(I was given an assignment to write a “better obituary” for a loved one. One that would speak more clearly and honestly than the usual ones you read in the paper. I have submitted this about my brother.)
Jay Van Cott
Jay Van Cott died in his Dallas condo on July 4th, 2000, just shy of his 50th birthday. Mr. Van Cott chose to celebrate the Independence Day weekend, by declaring his own independence from this earth, via suicide.
Mr. Van Cott was born in Hartford, CT in 1950, attended Branford High School, and graduated Suma cum Laude from Connecticut College with a double major in History and Art History. He left behind approximately 3,000 hard cover books, all of which he read, a closet full at least 200 heavily starched business shirts, and somewhere around 1,000 silk ties. He also possessed a brilliant mind, a voracious appetite for knowledge, impeccable taste in art, and a sister who adored him.
His sister recalls that when they were young, he made a list of Academy Award winners in three categories; Best Picture, Best Actor, and Best Actress. He called this list, his “Oscar Roster.” He made his sister, who was two years his junior, memorize the list, and he quizzed her regularly. On one occasion, he woke her up in the middle of the night, and said, “1961, Best Actress. And I will give you extra credit if you name the movie she won it for.” After she answered Elizabeth Taylor for Butterfield 8, he kissed her and told her he had the best sister in the world.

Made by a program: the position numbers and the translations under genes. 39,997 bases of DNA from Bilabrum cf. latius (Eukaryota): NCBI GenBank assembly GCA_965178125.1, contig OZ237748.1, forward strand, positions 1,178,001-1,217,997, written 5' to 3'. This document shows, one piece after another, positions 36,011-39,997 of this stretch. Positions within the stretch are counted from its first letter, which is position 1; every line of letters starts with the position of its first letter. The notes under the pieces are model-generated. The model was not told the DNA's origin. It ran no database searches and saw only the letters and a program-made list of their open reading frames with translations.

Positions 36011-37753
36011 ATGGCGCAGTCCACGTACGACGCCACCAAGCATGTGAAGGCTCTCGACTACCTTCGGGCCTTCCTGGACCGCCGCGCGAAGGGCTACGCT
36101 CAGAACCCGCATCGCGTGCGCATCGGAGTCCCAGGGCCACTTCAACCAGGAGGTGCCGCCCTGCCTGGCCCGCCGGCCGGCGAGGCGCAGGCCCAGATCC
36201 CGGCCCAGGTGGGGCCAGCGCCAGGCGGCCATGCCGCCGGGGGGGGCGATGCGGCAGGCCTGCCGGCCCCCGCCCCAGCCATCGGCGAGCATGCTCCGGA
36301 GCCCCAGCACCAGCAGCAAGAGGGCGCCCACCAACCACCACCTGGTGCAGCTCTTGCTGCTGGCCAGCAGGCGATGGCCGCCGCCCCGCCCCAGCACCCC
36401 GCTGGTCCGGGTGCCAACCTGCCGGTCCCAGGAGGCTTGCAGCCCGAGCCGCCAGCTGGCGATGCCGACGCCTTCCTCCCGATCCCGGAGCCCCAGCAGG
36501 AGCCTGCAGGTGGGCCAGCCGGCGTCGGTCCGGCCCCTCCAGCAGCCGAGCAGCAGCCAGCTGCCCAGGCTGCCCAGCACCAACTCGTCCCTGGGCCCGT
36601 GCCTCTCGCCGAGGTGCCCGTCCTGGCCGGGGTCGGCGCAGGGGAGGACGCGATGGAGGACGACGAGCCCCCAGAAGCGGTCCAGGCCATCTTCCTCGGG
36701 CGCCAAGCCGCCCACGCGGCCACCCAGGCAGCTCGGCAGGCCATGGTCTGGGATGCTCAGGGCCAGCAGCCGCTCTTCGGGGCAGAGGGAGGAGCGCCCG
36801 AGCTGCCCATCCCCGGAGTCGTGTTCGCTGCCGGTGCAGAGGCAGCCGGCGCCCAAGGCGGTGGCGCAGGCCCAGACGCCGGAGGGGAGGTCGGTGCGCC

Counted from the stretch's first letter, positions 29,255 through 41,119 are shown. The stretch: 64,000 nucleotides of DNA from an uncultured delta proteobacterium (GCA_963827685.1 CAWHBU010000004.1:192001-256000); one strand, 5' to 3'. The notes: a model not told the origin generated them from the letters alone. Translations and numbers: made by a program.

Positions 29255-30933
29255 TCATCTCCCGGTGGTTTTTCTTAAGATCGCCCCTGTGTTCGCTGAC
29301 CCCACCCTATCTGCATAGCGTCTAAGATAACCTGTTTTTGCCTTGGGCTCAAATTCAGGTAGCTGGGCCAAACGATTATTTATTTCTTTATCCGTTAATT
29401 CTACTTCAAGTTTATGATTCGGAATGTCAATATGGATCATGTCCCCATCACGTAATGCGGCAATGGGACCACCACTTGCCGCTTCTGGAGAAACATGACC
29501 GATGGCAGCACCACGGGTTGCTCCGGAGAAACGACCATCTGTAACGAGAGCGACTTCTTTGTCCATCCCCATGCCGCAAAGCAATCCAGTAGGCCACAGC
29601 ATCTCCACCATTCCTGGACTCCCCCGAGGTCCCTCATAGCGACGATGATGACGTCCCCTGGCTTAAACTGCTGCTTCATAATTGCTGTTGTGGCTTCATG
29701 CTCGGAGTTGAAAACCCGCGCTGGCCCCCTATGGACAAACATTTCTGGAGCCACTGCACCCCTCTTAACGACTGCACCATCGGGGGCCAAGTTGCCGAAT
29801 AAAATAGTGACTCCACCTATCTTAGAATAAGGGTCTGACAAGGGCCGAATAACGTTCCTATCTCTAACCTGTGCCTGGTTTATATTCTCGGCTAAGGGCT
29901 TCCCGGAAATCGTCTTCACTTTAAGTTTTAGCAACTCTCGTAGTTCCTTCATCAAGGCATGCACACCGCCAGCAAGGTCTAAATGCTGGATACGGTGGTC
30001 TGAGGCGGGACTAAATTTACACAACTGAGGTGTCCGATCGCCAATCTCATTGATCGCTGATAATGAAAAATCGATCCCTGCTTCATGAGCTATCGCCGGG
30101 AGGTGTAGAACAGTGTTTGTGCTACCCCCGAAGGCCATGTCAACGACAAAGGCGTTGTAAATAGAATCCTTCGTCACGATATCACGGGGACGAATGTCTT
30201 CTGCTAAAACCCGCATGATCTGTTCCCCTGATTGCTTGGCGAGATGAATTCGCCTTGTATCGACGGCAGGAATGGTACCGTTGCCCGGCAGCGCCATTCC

On a good day, Mr. Van Cott was the most charming person in the room. He was well read, naturally curious, and charismatic, so he could hold court on virtually any subject. People leaned in to hear what he had to say. On a bad day, he could be quite cruel.
He was born at a time when homosexuals were encouraged to keep their sexual identity to themselves, so he became adept at lying about girlfriends that did not exist, and even fabricated a story about marrying his high school sweetheart to keep his elderly neighbor in Dallas entertained. Years of pretending to be something he was not took its toll on him, and his once handsome face was replaced with an ever present sneer. His beautiful blue eyes, became dark and empty, and his laughter, which was once so readily available, was silenced. Even his sister, whose job it was to keep him laughing, could no longer succeed at bringing it forward.
For over thirty years, Mr. Van Cott wrote in a daily journal. His handwriting was beautiful to behold, but nearly impossible to read without the aid of a magnifying glass. With the exception of the last month of his life, his daily entries were entered into large, leather-bound blank books, written with finely crafted pens. His final month’s submissions were found on loose leaf paper kept in a weathered, grey, three-ringed binder, and written with a Bic ballpoint. The last sentence of his last journal, written, after what appeared to be, two solid days of no food or sleep, cup after cup of coffee, and several packs of cigarettes smoked down to the filter, offered no specific reason as to why he would then hang himself; just that he felt he had to, before it was, “Too late.”